A GOOD SOLDIER FOR JESUS CHRIST
Russell & Ernie Presswood take up
work in the Sesajap District, Borneo" I am about to leave on
a long trip farther inland, and will perhaps be gone six weeks. I have
stirred up the folks here in Poedjoengan about a church building. They
have now begun to cut boards, and we hope to erect the building upon my
return. I baptized 23 on my way inland, and I expect to baptize many
more these coming weeks."
November 1934- The
PioneerMore Good News
C. Russell Deibler C.
Russell DeiblerPoedjoengan, my new inland base, is a large Dyak village
in the heart of a populous district. Due to the untiring endeavor of Mr.
and Mrs. Fisk, there are about 1,500 Christians among these tribes. This
is the flock of my care, but my parish totals 50,000 souls. I am
traveling constantly among the many long-houses, and the Lord adds to
the church daily.
Late in July, I left this base for a trip, and was
absent six weeks. The Lord privileged me to travel farther inland than
we have heretofore if possible. Most of my traveling was done on the
river, and a synonym for river here is "rapid". One cannot travel a
kilometer without having to cross one or more of them. Many were the
close calls on the trip. One day we were laboriously traveling upstream,
and while passing under a huge tree overhanging the back, I observed the
earth beginning to move about its roots. The Dyak chief also saw the
movement, and called to his men to redouble their efforts with the
paddles. The tree fell across the river a few inches from the stern of
our canoe. It was a narrow escape, and I overheard the chief say to his
men, "I am glad we prayed before starting this morning." I always make
it a point to pray with the Dyaks before beginning the days' travel.
Leeches are the meanest of parasites, and are cowards too. Although
one carefully watches their approach, and picks them off as they fasten
to one's limbs, yet a few are sure to get by. The result is a boot full
of blood by nightfall.
The Dyaks at the headwaters of one of the
rivers here, having heard and believed the Gospel, approached me one day
and said, "See here is water, a large mountain stream, what hinders us
from being baptized?" I replied, " If you believe, you may." And we went
down into the water of that mountain stream, some 574 Dyaks from three
different villages, and they were straightway baptized. I can assure you
there was great joy in that village that day. We then organized into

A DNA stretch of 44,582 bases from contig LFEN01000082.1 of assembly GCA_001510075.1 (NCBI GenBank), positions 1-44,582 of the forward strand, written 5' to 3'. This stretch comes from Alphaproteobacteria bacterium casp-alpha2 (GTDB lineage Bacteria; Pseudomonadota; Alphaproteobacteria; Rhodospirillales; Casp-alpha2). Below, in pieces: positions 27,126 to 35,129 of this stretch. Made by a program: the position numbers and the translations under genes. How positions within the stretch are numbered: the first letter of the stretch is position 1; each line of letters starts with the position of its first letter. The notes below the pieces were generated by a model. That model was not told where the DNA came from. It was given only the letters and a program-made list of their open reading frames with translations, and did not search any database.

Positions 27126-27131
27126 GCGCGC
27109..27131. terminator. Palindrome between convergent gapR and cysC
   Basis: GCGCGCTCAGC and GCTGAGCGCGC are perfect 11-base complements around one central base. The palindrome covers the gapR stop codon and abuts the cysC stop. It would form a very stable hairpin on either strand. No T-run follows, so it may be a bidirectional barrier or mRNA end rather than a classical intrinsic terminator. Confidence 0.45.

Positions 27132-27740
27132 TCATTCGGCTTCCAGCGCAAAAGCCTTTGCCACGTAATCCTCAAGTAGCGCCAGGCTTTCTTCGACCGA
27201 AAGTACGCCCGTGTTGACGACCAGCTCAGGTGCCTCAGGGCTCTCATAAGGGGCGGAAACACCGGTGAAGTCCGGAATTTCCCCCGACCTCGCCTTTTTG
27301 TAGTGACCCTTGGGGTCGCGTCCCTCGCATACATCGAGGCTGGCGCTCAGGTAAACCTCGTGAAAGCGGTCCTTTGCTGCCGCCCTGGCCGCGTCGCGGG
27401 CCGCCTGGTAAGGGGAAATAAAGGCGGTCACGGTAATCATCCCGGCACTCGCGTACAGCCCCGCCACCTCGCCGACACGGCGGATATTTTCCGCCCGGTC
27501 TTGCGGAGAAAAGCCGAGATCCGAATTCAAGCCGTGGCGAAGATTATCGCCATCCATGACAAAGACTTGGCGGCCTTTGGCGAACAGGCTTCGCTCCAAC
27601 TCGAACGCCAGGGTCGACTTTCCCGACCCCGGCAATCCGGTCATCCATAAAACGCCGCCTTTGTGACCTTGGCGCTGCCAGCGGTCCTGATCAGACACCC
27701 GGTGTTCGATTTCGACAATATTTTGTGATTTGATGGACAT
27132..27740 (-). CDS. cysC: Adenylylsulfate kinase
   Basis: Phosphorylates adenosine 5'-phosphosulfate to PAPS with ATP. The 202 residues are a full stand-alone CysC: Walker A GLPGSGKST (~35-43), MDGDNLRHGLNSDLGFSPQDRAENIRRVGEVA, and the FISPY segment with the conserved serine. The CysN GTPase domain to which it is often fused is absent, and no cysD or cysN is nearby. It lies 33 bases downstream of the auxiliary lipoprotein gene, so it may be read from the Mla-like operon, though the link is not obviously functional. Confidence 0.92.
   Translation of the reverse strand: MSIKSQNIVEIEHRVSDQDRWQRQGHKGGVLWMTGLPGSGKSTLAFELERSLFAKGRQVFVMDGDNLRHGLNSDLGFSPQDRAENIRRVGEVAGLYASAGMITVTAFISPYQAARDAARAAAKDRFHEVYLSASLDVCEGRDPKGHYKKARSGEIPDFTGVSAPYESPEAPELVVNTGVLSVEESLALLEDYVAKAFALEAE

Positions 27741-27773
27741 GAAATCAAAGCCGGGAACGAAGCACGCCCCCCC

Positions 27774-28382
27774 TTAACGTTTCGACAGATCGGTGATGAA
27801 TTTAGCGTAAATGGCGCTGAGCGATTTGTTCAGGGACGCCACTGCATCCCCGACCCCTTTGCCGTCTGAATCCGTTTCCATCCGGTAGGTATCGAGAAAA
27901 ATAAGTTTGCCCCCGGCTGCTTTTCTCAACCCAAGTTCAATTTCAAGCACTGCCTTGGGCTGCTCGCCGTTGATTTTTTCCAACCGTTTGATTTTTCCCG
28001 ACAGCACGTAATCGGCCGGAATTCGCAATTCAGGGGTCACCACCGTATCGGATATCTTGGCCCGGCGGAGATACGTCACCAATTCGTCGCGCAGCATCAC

three district churches, ordaining deacons to the oversight of each.
These newly established churches will conduct regular weekly meetings on
the verandahs of their long-houses. Another glorious triumph for the
Gospel in Dyakdom.
One hears so much of "revolution" these days, but
none is more inevitable than when the power of the Gospel begins to
undermine the very strongholds of Satan. In the three villages
aforementioned the silent revolution was on. The dumb idols, they burned
before all men, even as did the Ephesians. What a bonfire it all made.
Fetishes of generations were consumed by tongues of fire, as the people
stood and praised the Lord God who had delivered them from their fear
and bondage. However, some of them like Jacob wanted to hide their
strange gods under the oak, but I insisted we clean camp of every
reminder of their former superstitions. In one village they destroyed
500 skulls, in another 185 more, all trophies of head-hunting
expeditions. One old father boasted of having taken 12 heads, single
handedly, but his own head he now laid at the feet of the Lord Jesus.
What a Gospel we have to preach to depraved man! What a dynamite! What
regenerating power in this message! It is the power of God unto
salvation, even to the Dyak.
However, waging the spiritual warfare
here is not always as easy as it sounds. Sometimes the opposition is
very acute, even to the imperiling of one's life. One evening at the
close of a meeting with the Dyaks in the very heart of Borneo, I sat
silently for some minutes, waiting for the reaction. Finally, one old
man spoke sharply, and before I could puzzle out the statements he
uttered, he rushed into the rear of the long-house, and there chanted
long and loudly to his bali (spirit). This man was a brother to the
chief, who had been apprehended by the Government for head-hunting.